The EU needs to work out a plan with the Libyan authorities to help stem the tide of migrants attempting to cross the Mediterranean, foreign secretary Philip Hammond has said.
Mr Hammond was speaking during a summit in Brussels aimed at finding a solution to the people-traffickers bringing desperate African and Middle Eastern migrants into Europe.
"There's quite a number of steps that have to be dealt with," he said. "But I think we're going to take an important first step in our decision today."
Philip Hammond is to remain the Foreign Secretary in David Cameron's Cabinet.
Philip Hammond will remain as Foreign Secretary.
Foreign Secretary Philip Hammond has said sanctions on Russia must remain in place and warned further sanction were possible if Russia does not comply with the Minsk agreement.
"The European Union will remain united on the question of sanctions, sanctions must remain in place until there is full compliance," Hammond said at a joint conference with his Polish counterpart in Warsaw.
"We will prepare possible new sanctions, which could be imposed quickly if there is further Russian aggression of if the Minsk agreement is not complied with," Hammond said.
Foreign Secretary Philip Hammond has accused Russian President Vladimir Putin of acting like a "mid-20th century tyrant" over Ukraine,
Mr Hammond said that President Putin reverse its annexation of the Crimea and start respecting international law.
He also predicted that Russian economic decline - partly as a result of international sanctions - would curb its "outrageous" foreign adventures.
Britain remains a "key player" in efforts to end the Ukraine crisis, Foreign Secretary Philip Hammond said as he prepared for talks on a German and French-led push for a peace plan.
Hammond dismissed as "ludicrous" claims by former Nato commander General Sir Richard Shirreff that David Cameron had become "a diplomatic irrelevance" in the crisis.
"We are about to sit down here and have a meeting to discuss where we go now, what the options are," he told BBC Radio 4's Today programme.
"We will decide, together, what is the best way to go forward. The United States and the United Kingdom will be at that table with France and Germany."
"What is being painted is a ludicrous proposition that France and Germany are somehow doing their own thing. It is inconceivable that without the United States there will be a solution to this crisis," he added.
Foreign Secretary Philip Hammond has said he is hopeful New Zealand will join the fight against IS.
In a visit to the country's capital, Wellington, Hammond said it was a "fight which is all of our fight".
He added: "Frankly, we've got used to New Zealand being there alongside us, alongside the US, the UK, Australia, as part of the family. We would very much hope that New Zealand will be an active participant."
Late last year New Zealand said it was sending military planners to look at its options in Iraq.
New Zealand prime minister John Key is expected to announce later this month what role the country may play in the coalition against the extremist group.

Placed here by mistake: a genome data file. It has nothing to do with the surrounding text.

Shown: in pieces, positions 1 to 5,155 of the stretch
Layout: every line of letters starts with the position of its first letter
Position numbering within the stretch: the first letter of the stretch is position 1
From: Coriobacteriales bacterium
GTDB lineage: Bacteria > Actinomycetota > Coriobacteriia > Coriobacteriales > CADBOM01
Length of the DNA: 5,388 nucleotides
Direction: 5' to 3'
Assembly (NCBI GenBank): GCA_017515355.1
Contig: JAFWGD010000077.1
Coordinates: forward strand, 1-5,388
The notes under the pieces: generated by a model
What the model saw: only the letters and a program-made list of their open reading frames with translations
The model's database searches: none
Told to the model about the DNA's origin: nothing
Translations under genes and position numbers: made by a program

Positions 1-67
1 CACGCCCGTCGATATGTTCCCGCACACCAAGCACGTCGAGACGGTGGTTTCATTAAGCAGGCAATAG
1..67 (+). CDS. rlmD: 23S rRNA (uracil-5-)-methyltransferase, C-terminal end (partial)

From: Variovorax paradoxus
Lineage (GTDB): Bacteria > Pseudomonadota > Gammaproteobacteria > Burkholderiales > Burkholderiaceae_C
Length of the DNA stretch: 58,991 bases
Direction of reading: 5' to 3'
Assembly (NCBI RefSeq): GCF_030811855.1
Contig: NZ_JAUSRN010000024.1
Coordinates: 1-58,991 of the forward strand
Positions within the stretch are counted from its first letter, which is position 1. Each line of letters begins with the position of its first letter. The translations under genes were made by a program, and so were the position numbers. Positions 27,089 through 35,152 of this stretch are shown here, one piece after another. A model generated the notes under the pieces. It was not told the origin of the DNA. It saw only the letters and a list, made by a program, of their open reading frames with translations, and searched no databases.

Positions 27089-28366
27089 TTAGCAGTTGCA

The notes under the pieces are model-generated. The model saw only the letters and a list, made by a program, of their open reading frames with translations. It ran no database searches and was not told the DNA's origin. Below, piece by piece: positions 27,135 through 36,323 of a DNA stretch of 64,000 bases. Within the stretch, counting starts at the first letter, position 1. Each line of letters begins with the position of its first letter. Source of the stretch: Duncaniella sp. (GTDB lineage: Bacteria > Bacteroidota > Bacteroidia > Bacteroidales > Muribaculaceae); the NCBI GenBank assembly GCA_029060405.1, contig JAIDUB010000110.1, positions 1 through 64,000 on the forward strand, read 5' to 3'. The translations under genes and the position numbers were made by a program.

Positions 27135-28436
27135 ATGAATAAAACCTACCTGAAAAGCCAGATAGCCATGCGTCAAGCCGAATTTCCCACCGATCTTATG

He said: "This is an organisation that has used children to behead people. They've thrown gay people off building structures. They're out there murdering people."
The fight against Islamic extremism is a "generational struggle", Foreign Secretary Philip Hammond has said
Speaking during a visit to Australia, Hammond said it was "important" to recognise that "the underlying challenge of extremist Islamism is going to be with us for a long while".
"This is a generational struggle against this ideology and we are going to have to fight these battles, not just in the Middle East, but in other parts of the world as well," the Foreign Secretary said.
"There is no where that is safe from this challenge and we need to work together to be two or three steps ahead in the chess game," he added.
Further violence by Russian-backed separatists in Ukraine will lead to a "grave deterioration" in relations between the European Union and Moscow, Foreign Secretary Philip Hammond has warned.
Mr Hammond called on Russia to end its support for the separatists and exert its influence over the rebel leadership to bring an end to the attacks.
I am deeply concerned about the significant escalation in violence in east Ukraine over the past week. Recent announcements by the separatist leaders of further offensives, and their blatant refusal to abide by the ceasefire, raise serious questions about the commitments they made at Minsk.
I call on Russia to stop its material support to the separatists immediately, and use its considerable influence over the separatist leadership to stop these indiscriminate attacks, and fully abide by the commitments they made at Minsk.
Russia will be judged by its actions, not words. If the escalation in fighting continues, with tragic consequences for the local population, this will lead to a further grave deterioration in relations between the EU and Russia.
Foreign Secretary Philip Hammond has said it is vital that the European Union raises one billion euros (£800 million) to help fight Ebola.
Speaking ahead of a meeting of EU foreign ministers, he said: "There is a major health crisis here. We've got a very short window to get on top of it and prevent the uncontrollable spread of this disease."
Foreign Secretary Philip Hammond has said that Britain and the US do not see the use of western ground troops as "the right way" to take on Islamic State.
He said it would only serve to "feed the narrative" of the Islamist extremists, and reiterated that British personnel would only serve in a training capacity.
He was speaking during a visit to Iraq to meet the country's new prime minister Haider al-Abadi.